BHC explores literature at read-in


Xochitl Gonzalez

Photo by Xochitl Gonzalez Christopher Cyriaque, (right) an English for speakers of other languages professor, reads “The Ballot or the Bullet” by Malcom X at the African American Read-In on Feb. 12.

Angel Zetino, Web & Social Media Editor

Students, staff and faculty gathered to celebrate black poetry and explore controversial topics in Brookhaven College’s annual African American Read-In. The read-in, which was held Feb. 12 in the Performance Hall, was titled “Stand Up, Wake Up and Stay Woke.”

Donna Crenshaw, a college tutor coordinator and longtime participant of the read-in, as well as English professor Stephanie Venza, provided a constant narrative throughout the read-in, giving each presenter an introduction for their pieces.

Hazel Carlos
Photo by Xochitl Gonzalez Hazel Carlos, retired English professor and creator of the read-in, reads “Ain’t I A Woman,” by Sojourner Truth.

Hazel Carlos, retired English professor and creator of the read-in; Dawn Bishop, assistant to the vice president of business services; Edna Love, executive assistant to Brookhaven’s president; and Venza read, “Ain’t I A woman?” by Sojourner Truth. Around the period she wrote the poetry, Truth became involved in the growing antislavery movement, and by the 1850s she was involved in the women’s rights movement as well, according to The National Park Service.

At the 1851 Women’s Rights Convention in Akron, Ohio, Truth delivered what is now recognized as one of the most famous abolitionists and women’s rights speeches in American history, according to The National Park Service.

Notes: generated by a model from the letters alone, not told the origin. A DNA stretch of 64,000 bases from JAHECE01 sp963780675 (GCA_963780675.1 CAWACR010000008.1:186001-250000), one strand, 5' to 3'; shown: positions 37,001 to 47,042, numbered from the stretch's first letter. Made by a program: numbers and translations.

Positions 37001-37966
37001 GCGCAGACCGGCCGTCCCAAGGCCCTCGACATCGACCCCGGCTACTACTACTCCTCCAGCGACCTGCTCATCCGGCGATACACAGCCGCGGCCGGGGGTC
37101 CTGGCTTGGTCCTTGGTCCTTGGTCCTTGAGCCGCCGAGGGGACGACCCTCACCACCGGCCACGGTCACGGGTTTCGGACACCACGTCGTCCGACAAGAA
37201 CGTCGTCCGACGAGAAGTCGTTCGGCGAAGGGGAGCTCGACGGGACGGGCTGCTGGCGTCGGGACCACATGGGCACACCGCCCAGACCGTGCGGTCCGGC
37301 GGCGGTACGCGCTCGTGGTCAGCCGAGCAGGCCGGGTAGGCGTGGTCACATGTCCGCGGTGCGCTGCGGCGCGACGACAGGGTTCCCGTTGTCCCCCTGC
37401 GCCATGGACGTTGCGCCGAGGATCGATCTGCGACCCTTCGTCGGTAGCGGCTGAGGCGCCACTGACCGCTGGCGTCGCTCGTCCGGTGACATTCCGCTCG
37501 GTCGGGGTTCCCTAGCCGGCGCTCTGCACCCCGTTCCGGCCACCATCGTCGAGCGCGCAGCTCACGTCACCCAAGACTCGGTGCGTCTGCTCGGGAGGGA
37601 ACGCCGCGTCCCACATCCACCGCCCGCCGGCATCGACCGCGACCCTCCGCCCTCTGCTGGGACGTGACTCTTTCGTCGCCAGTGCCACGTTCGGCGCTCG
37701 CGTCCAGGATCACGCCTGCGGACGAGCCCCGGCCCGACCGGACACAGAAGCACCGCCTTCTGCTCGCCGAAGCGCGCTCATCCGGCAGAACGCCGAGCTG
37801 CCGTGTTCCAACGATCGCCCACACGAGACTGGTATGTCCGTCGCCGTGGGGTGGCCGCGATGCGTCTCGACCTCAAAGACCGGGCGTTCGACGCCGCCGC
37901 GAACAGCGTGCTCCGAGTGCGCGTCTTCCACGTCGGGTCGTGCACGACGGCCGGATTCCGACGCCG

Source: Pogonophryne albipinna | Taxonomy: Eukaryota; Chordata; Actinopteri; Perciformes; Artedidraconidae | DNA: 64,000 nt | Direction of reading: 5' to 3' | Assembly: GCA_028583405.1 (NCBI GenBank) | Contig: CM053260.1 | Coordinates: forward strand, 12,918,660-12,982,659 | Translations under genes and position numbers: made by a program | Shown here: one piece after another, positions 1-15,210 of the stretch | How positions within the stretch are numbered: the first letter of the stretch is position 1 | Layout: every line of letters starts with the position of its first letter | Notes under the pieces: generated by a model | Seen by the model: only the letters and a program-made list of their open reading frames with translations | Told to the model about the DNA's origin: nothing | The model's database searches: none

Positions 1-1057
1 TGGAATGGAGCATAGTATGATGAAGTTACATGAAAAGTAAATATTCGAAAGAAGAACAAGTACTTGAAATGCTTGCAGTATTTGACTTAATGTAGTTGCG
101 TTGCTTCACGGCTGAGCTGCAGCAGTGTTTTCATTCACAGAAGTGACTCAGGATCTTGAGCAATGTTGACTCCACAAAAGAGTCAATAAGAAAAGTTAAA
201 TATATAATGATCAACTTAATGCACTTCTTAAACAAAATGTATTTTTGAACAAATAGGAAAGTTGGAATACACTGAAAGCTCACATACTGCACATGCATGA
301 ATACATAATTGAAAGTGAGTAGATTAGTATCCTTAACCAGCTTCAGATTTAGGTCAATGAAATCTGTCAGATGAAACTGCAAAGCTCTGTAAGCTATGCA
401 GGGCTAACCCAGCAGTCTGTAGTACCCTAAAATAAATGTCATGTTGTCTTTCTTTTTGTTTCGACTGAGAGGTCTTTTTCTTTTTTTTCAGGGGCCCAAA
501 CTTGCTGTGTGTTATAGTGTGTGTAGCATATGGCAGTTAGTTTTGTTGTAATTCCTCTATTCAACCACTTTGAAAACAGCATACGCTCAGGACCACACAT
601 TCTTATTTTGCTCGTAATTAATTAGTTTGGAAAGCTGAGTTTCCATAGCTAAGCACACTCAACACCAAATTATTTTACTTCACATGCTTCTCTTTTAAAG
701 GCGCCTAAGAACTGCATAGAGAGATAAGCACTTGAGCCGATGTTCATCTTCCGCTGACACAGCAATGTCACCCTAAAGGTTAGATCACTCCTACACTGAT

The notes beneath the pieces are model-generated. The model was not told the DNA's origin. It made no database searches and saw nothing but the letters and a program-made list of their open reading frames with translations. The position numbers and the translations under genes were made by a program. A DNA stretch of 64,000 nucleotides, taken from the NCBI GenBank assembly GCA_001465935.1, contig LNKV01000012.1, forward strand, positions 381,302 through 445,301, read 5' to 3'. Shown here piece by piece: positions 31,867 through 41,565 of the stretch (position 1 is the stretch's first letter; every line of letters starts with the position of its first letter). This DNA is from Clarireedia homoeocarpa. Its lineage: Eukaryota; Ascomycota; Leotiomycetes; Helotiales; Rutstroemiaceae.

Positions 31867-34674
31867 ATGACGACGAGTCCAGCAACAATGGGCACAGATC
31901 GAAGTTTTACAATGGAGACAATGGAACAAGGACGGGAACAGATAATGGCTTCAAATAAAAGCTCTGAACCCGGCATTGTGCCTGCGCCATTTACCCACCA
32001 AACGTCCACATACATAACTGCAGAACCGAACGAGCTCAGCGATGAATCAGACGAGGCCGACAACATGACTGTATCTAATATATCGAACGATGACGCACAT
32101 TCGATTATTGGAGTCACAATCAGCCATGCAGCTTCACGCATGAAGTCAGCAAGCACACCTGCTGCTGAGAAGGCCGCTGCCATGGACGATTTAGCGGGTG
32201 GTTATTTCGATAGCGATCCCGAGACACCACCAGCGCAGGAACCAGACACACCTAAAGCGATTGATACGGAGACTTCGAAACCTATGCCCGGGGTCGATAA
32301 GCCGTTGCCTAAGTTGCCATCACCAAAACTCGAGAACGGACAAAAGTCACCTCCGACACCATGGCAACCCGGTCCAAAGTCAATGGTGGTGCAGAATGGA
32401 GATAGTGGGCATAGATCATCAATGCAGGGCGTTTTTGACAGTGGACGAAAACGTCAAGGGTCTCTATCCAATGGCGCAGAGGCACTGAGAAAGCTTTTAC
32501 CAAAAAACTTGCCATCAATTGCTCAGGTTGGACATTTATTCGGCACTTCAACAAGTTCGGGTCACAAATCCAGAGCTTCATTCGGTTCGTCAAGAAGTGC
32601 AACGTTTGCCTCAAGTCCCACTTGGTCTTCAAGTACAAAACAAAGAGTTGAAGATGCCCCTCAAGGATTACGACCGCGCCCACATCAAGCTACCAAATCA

Hazel’s husband, Joseph Carlos, joined Jazmine Nailon, an administrative assistant of communications, to recite “When Sue Wears Red,” written by black poet Langston Hughes.

This is Nailon’s first semester working at Brookhaven. She said she has a background in the arts. “I’m a singer, I dance, I do plays,” Nailon said. “I’ve done all that kind of stuff.” She said being involved in the event has made her feel like she is part of the read-in family. “Understanding how important it is to everybody who’s been involved for so many years, it’s kind of like they have this family that I’ve just been engrafted into.” 

Nailon said black people have been a part of and impacted so much throughout history and that the read-in is a good reminder of this. 

On their own, Joseph and Hazel occupied the stage and recited “This is for the Kids Who Die,” also by Hughes. Psychology professor Elgrie Hurd sang “I too, Sing America,” written by Hughes. “The poet looked to honestly portray the joys and hardships of working-class black lives, avoiding both idealization and negative stereotypes,” according to 

Associate registrar Joe Sanders took the stage to recite “A Black Man Talks of Reaping,” by Arna Bontemps, a poet and novelist. The writer explored the African American experience in a wide variety of genres, enriching and preserved black cultural heritage, according to

Nailon and Bishop recited “Ballad of Birmingham,” by Dudley Randall, a poet and publisher from Detroit, Michigan. Nailon said she hopes to be more involved in future presentations of the read-in.